07 June 2019
Murray Leach, Corrigin, with his Challenger tractor and Morris seeding rig.
Published Farm Weekly, 31 May 2019
By RACHEL CLARKE
ULTIMATE seed placement and precision farming is important to Corrigin farmer Murray Leach who purchased a new Morris Quantum bar this year.
Mr Leach said it was time for a new bar and upgrading to the new Morris Quantum 21.3 metre (70 foot) bar was a step closer for him to get precision placement.
“My son Peter and I are trying to get better seed placement and more efficiency with our gear,” Mr Leach said.
“The new Morris air drill increases seeding efficiency with section control and modern GPS systems.”
Mr Leach, who originated from Tambellup, said they never had technology like the bar when he started farming and it had been a learning curve.
“When we came here we had one of the first GPS systems and now we are using section control on our air seeder,” he said.
“Trying to wrap your brain around how it all works, especially for me, it has been a big step.
The new air cart can seed 105 hectares of barley per box full, which has significantly decreased the amount of times the tractor stops to fill up.
Mr Leach has focused more on efficiency and this year is hosting a Corrigin Farm Improvement Group (CFIG) trial.
He will host the trial, optimising plant establishment, density and spacings to maximise crop yield and profit in the southern and western regions.
The trial, which was invested in by Grains Research and Development Corporation, will compare canola establishment, vigour, yield and grain quality across a combination of two seed depths and three sowing speeds.
CFIG executive officer Veronika Crouch said the season may prove difficult to achieve even canola establishment, however it should provide some clear differences between the trial treatments.
“Rapid and even crop establishment is a foundation of vigorous and high yielding crops that are competitive against weeds,” Ms Crouch said.
“In recent years there has been growing interest in Australia and overseas in adapting precision seeding technology that is widely used in summer crop production, to winter crops.
“Particular interest has been shown in the potential of precision planting and singulation to reduce seeding rates and seed costs in crops, such as hybrid canola where seed costs are high.”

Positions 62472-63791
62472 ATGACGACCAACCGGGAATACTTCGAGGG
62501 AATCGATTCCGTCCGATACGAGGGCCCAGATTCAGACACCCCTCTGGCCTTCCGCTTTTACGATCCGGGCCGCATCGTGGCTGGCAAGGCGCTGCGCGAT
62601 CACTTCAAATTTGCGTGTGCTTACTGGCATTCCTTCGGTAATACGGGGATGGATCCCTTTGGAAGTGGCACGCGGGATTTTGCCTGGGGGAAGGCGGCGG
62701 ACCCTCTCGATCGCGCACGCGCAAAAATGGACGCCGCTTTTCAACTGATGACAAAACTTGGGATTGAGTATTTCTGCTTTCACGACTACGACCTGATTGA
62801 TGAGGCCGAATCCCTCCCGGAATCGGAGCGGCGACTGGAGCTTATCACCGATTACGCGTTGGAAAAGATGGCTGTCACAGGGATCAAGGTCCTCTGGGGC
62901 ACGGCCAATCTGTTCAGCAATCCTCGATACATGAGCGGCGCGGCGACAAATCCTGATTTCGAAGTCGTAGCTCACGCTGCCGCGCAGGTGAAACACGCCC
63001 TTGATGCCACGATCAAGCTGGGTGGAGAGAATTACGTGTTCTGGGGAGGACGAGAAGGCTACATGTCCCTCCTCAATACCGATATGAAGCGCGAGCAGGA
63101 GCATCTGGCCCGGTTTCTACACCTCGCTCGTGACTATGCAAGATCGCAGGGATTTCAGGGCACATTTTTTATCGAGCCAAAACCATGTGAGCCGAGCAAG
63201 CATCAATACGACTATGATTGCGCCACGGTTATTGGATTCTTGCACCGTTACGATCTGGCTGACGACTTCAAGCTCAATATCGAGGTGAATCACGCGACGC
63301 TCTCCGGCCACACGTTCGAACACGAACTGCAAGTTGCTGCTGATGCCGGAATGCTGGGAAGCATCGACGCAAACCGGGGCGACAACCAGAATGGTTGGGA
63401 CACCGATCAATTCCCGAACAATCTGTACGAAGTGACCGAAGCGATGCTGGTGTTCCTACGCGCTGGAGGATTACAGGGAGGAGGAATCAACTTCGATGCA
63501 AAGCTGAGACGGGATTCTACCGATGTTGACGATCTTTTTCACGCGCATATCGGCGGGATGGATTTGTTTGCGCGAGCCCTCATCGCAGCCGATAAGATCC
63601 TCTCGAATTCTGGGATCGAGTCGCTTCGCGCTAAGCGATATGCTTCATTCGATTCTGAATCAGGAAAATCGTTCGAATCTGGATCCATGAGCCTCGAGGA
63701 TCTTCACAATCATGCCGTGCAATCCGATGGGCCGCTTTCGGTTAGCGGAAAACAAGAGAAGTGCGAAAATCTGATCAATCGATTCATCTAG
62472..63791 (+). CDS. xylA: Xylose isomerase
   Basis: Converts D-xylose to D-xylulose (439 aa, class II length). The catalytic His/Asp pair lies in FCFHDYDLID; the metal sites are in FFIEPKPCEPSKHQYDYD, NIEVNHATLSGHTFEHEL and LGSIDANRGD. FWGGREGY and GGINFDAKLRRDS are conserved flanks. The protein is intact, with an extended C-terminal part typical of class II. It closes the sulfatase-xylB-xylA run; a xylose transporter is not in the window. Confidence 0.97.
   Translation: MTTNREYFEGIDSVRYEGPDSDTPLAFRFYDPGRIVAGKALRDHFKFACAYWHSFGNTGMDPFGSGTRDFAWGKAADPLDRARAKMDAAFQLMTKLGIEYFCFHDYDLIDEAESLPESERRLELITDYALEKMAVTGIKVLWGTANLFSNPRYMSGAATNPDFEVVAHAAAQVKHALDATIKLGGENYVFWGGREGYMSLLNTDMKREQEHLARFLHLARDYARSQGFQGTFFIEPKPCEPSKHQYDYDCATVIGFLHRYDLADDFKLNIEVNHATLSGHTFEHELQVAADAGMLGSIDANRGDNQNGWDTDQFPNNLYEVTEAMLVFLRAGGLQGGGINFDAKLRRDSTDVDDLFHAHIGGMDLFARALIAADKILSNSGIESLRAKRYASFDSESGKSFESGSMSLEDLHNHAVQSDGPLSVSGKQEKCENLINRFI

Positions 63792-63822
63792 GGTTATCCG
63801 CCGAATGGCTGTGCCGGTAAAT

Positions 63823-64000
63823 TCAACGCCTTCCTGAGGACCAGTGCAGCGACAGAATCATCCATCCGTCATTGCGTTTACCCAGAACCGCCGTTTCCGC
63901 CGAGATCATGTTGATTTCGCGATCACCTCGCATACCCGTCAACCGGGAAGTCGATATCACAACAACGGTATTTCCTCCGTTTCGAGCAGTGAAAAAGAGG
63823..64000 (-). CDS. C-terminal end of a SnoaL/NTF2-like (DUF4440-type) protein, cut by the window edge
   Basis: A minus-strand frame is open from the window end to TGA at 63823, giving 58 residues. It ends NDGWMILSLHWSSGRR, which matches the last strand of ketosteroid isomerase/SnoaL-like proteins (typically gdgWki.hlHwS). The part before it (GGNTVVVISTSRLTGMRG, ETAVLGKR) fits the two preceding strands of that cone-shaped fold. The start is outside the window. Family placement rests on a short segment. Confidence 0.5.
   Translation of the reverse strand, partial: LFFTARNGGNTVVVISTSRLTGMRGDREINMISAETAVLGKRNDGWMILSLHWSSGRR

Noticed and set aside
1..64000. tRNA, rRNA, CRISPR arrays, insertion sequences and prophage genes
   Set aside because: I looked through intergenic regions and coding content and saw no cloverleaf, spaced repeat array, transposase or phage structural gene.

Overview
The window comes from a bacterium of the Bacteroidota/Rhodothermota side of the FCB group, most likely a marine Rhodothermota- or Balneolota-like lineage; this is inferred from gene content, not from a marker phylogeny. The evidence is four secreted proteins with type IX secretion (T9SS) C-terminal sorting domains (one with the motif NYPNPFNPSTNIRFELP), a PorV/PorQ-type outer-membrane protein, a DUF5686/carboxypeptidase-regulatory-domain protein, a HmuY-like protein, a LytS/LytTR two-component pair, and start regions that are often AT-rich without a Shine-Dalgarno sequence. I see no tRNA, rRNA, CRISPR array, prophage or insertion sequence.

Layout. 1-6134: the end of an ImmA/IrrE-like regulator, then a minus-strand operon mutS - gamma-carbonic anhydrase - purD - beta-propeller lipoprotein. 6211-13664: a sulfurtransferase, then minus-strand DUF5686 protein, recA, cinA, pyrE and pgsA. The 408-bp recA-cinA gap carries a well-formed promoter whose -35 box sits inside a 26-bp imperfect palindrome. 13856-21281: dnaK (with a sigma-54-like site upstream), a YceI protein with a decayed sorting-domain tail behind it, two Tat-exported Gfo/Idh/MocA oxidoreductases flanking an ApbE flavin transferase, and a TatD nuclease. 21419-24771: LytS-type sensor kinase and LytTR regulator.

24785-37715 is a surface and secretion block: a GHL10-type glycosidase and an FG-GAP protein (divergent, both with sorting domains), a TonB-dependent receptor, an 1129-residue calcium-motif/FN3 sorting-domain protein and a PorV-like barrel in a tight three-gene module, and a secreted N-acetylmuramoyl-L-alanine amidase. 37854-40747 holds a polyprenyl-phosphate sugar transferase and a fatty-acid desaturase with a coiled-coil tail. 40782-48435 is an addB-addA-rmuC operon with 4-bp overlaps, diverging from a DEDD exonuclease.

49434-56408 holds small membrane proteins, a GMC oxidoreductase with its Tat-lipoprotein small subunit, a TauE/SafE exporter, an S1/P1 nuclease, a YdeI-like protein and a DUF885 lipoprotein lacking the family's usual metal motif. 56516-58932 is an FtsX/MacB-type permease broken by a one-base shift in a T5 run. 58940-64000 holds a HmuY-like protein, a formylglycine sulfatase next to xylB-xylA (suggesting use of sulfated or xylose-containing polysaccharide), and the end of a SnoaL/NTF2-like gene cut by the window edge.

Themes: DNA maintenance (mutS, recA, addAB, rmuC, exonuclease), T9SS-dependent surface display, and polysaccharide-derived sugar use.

However, Ms Crouch said there was little information on the current levels of crop establishment and stand uniformity in the major winter crops.
“While precision seeding may be seen as a gold standard in improving stand uniformity, there may also be significant gains to be achieved by improving the operation of conventional seeders,” she said.
Mr Leach said the trial would allow him to analyse his seeding depths and seeding speeds to try and get the ultimate placement of canola.
“I want to see if speeds change the placement of seed and the efficiency of its growth,” he said.
“I really like trials, mainly because you can go to anybody else’s trial but it’s just not the same as your own place.
“You want to see what works on your farm and you always learn something from your trials, sometimes what not to do.”
Mr Leach did comment that trials can be “fiddly” and a real pain when trying to seed everything exactly in trial plots but he said the information is worth it in the end.
Although he hoped the trials will eventually be seeded as he had already dropped 60-70% of his own canola program due to the dry start.
Those hectares will be replaced with barley. “I just wish it would rain like everybody else,” he said.
“We are only just cruising along at the moment and we haven’t gotten serious because of the dry.”
Already Mr Leach is about halfway through the 3200ha program, only seeding barley so far.
“Barley is our main crop,” he said.
“Over 50% of our program goes to barley on a usual year but this year we will plant 70% barley“. Wheat will take up about 20% while canola fills the other 10% this year.”
Mr Leach said he was happy to remove canola from the program because most of the paddocks were clean enough to get away with it this year.
Since starting seeding at the end of April, barley has started to show up in patches due to isolated storms in March and April.